Lateral walking is an important fundament skill for canine fitness training. Lateral stepping means that your dog walks sideways in shuffle steps - think “step-together-step.” His spine stays neutral, which means fairly straight and not curved or roached. Pay close attention to the position of the neck during lateral walking – the neck should be at a normal, relaxed standing position and not looking up to high at you or the treats.
Sideways motion, called adduction and abduction, may help your dog prevent shoulder and knee injuries. Lateral walking strengthens the small stabilizer muscles in the limbs, core, shoulders, and hips. This enables your dog to better change direction suddenly while playing with another dog, avoid potholes on a walk, step over tree roots on a hike, regain his balance after stumbling, or descent safely down the stairs. Further, learning to move his body deliberately and with control uses a lot of brain power. Fitness training satisfies many physical and mental needs!
Getting started with guided walking
Use a hallway or other area with lots of space, such as an area rug in your living room or your fenced in back yard. It may be helpful to have your dog on a rug so you can align his front paws with the edge of the mat – this will allow you to see if he is going “straight” sideways and also give him some traction. Avoid lateral walking (and generally any fitness training) on a slick surface. You could also line up his front paws with a seam in the floor to ensure that you are going “straight” sideways instead of diagonally.
To have your dog learn to laterally step left, start with your dog on your left side as if you are both looking in a mirror - this is similar to heel position. Then, take treats in your closed right hand and turn your body (not your dog’s body) 90 degrees so that if you took a step, you’d be walking into your dog’s shoulder. Your feet will straddle his right forelimb. Put the treats in front of your dog’s nose as a lure and so you can quickly reward when he does take a lateral step. You take a small step into the dog – do not physically push or touch your dog, but simply use your “force field bubble” to knock into your dog’s “force field bubble.” Moving into your dog’s “personal space” will put some spatial pressure on the dog, which encourages your dog to take a lateral step. The instant your dog takes a sideways step, click or verbally mark (“yes”) and give him a treat. Continue to put the “force field bubble” pressure on your dog with the treats in front of his nose. Whenever he laterally steps, mark (verbally or with your clicker) give treats. Over time, he’ll get better with coordination and require fewer treats for more steps. Soon he will look like a graceful dressage horse shimmying sideways!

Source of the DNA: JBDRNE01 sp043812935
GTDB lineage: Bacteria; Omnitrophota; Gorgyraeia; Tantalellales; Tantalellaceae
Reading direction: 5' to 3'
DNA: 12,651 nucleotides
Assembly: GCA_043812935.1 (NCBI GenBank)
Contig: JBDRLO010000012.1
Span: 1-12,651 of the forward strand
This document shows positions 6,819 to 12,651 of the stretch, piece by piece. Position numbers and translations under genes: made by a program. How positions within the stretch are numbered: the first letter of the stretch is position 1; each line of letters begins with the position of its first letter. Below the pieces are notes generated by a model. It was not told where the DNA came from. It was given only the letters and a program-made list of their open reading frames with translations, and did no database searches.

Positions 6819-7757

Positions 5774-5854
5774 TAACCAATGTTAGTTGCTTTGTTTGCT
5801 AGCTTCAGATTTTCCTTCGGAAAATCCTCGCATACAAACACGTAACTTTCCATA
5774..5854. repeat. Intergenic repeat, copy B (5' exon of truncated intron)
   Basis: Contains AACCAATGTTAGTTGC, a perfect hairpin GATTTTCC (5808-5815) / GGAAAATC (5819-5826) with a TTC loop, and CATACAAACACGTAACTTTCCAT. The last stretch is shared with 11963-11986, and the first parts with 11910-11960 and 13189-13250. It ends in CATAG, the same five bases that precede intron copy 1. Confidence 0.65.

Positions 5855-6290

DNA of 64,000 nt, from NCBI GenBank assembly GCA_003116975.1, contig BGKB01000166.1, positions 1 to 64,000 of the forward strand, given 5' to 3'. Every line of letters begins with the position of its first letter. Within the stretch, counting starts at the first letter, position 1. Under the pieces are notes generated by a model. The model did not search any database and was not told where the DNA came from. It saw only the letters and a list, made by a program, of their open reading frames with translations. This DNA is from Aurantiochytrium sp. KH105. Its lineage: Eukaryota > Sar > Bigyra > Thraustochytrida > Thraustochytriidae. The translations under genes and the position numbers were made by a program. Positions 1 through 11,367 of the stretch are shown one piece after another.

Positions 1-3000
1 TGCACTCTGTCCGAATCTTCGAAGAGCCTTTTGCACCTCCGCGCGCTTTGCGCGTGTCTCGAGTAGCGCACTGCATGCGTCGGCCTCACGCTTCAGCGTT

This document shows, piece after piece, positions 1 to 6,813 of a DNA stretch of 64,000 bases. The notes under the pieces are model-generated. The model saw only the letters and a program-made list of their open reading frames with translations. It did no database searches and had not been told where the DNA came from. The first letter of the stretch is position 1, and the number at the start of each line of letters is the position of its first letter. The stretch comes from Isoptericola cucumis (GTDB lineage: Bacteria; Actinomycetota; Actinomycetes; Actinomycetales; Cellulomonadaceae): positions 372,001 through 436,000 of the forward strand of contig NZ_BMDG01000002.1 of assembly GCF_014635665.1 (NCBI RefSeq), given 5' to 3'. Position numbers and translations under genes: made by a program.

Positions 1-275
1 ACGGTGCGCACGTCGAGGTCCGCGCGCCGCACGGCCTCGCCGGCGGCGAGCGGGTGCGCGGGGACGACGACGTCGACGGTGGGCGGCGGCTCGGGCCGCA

Switch sides and practice the right side, too. As usual with canine fitness, be sure to do equal repetitions on each side of your dog so that you do not create any imbalances.
At first, try doing three repetitions on each side using five treats per repetition. Later, you may only need 1-2 treats to have your dog lateral step 5-10 feet per side.
Using props for highway lanes
You may also want to create “highway lanes” (or foot targets) for your dog’s paws. Use a textured or nubby surface, such as two yoga mats set side-by-side lengthwise or two rows of Flexiness SensiMats, for your dog’s feet so your dog can see and feel a “target.” His front paws will be on one lane and his back paws will be on the other parallel lane. These lanes give your dog’s paws a pathway.
Progressing to face your dog
After your dog is fluently walking sideways with your guided walking, the next step is to have your dog learn to laterally walk with you facing him. If using highway lanes helped, continue to use those. Face your dog and walk your own legs in a tiny shuffle step to the side. Wait for your dog to follow suit by lateral stepping while facing you. Be sure to mark (say “yes” or click) and reward rear paw movement as often the hind limbs are the lagging portion of the body once the handler moves in front of the dog. Keep your hips and feet facing your dog, but use your shoulders to steer your dog’s limbs into lateral walking if needed.
You may also find that using a chin hold or sustained nose touch hold is helpful. Have your dog face you and request the chin or nose hold position. Take a small shuffle step to the side and when your dog laterally steps, mark and release your dog (“ok”) from the chin or nose target position, and provide a treat. Over time, ask for more and more sideways steps while your dog holds the targeting position.
After your dog is fluent in lateral walking, add a verbal cue (“lateral”) with a body language cue (an open hand - facing your dog -near your hip towards the direction in which you’d like your dog to lateral walk).
Use unstable objects - such as a row of sofa cushions, a giant FITbone, balance pads, or multiple K9FITbones - under the dog’s forelimbs or hindlimbs. You may also do lateral walking on a gentle incline and decline – perhaps your backyard or a nearby park has a small slope. Consider using the curb during a walk for ten feet of lateral walking with the forelimbs elevated. Finally, have your dog walk sideways over a pool noodle, golf club, broom handle, or cavaletti rail so that he must pick up his feet a little higher and further engage his core and stabilizer muscles.
~ Jasey Day, CCFT
Owner: Day Fit Dogs in North Carolina